[3] In addition to what we believe is clear legislative intent to allow termination payments to be included in "average final compensation" prior to the effective date of Laws of 1977, 1st Ex. Sess., ch. 295, p. 1086, further grounds exist for our decision. For 25 years, PERS has consistently included termination payments in the computation of "average final compensation." During this period numerous expectations based upon this practice have arisen in the minds of current employee-members of the system. To now hold termination payments not includable would violate those expectations and be contrary to the position of this court first expressed in BAKENHUS v. SEATTLE, 48 Wn.2d 695, 700, 296 P.2d 536 (1956), where we stated "The promise on which the employee relies is that which is made at the time he enters employment; and the obligation of the employer is based upon this promise."

HESSEL v. NEW YORK CITY EMPLOYEES' RETIREMENT SYS., 33 N.Y.2d 381, 308 N.E.2d 688, 353 N.Y.S.2d 169 (1974), relied on by petitioners is not controlling. There it was held that "compensation earnable" did not include lump-sum termination payments. That case was the opposite of this case inasmuch as the New York City Employees' Retirement System did NOT include such payments in its computations and a member was suing to force the system to institute such a practice. Furthermore, HESSEL distinguished and did not overrule a factual situation in all relevant aspects identical to this case which had been discussed in KRANKER v. LEVITT, 30 N.Y.2d 574, 281 N.E.2d 840, 330 N.Y.S.2d 791 (1972). In KRANKER, the same New York court held members of a retirement system which included termination payments in its pension base had vested rights in the continuance of that practice, and those rights could not constitutionally be impaired.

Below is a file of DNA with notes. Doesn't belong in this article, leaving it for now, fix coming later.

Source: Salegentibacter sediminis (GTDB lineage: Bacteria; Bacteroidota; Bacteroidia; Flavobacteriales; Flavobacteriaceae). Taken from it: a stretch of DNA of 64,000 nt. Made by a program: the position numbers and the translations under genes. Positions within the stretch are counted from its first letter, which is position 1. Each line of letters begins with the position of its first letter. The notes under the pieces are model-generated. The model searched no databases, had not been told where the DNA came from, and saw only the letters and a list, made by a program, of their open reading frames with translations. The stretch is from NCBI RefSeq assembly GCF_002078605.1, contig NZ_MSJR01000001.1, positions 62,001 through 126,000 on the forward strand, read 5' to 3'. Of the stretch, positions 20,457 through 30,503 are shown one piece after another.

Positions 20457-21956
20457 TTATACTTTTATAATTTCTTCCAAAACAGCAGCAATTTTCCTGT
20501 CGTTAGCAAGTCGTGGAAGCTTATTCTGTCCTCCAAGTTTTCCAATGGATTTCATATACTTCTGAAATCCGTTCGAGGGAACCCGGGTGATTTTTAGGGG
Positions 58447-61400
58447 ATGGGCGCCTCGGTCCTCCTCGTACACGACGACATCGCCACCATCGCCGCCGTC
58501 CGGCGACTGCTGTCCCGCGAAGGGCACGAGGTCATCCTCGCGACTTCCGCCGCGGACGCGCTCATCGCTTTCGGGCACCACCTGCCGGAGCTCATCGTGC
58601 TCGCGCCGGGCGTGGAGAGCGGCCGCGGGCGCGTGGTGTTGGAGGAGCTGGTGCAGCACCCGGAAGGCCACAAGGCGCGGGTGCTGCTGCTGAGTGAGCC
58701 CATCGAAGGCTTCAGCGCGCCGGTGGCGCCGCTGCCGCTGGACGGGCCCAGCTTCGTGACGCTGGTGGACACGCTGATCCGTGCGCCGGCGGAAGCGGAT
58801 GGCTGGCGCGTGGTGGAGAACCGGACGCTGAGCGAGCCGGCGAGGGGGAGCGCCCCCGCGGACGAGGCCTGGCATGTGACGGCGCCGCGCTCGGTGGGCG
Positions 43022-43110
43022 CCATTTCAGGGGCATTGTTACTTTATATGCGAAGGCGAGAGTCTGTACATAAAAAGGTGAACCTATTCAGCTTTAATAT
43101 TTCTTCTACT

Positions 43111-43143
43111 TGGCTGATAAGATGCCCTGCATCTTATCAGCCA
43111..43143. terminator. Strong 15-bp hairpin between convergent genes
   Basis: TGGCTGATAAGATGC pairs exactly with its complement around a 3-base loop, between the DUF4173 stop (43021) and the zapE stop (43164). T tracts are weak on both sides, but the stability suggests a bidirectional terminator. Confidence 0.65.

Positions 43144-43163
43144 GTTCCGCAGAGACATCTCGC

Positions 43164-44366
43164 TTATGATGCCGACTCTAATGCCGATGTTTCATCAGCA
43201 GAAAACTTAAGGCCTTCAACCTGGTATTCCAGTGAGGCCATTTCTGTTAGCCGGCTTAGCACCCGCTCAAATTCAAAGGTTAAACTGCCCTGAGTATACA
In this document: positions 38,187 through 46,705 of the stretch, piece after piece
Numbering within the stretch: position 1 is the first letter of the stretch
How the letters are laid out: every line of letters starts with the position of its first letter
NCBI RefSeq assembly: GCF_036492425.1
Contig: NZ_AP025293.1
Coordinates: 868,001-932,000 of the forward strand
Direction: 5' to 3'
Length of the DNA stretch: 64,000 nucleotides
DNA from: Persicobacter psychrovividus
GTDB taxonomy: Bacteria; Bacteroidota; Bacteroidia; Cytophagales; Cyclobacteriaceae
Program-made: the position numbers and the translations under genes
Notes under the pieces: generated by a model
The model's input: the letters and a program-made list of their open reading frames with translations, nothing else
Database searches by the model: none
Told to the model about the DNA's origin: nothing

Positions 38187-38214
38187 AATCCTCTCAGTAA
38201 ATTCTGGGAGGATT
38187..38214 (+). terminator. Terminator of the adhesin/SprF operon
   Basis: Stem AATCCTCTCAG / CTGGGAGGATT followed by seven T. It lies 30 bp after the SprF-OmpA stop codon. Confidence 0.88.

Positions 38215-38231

Petitioners remind us of our decision in BALL v. SMITH, 87 Wn.2d 717, 556 P.2d 936 (1976), wherein we held weight need not be given to the interpretation of any agency employee not charged by statute with such authority or responsibility. However, here we are not relying upon the construction placed upon the statute by PERS in interpreting the statute. Rather, we hold that the practice of PERS has given rise to legitimate contractual expectations upon which the employees may rely and which PERS is bound to honor.

[4] Plaintiffs next assert the inclusion of termination payments violates constitutional requirements of equal protection. U.S. Const. amend. 14; Const. art. 1, 12. We do not agree. While it is true petitioners whose termination payments are not included in their average final compensation receive lesser pensions, the disparity in pensions is the result of varying levels of compensation set by different employers. The retirement statutes are neutral. Variations in compensation result from the salary ordinances of the various counties, not from the pension statutes. There is no classification by RCW 41.40 resulting in the alleged constitutional infirmity.

The petition is denied.

CONCURRING JUDGES: Rosellini, Hamilton, Stafford, Brachtenbach, and Horowitz, JJ., concur.

AUTHOR OF CONCURRING OPINION: Hicks, J. (concurring in part; dissenting in part)-

CONCURRING OPINION: I have no quarrel with the majority in its determination that inclusion of termination payments in an employee's pension base does no violence to the equal protection clause. I do, however, differ with the majority in its conclusion that an employee's pension base may include payments other than those earned as salary or wages for personal services rendered during the 2-year measuring period. The majority's reliance on BAKENHUS v. SEATTLE, 48 Wn.2d 695, 296 P.2d 536 (1956) to support its decision, I believe, is misplaced.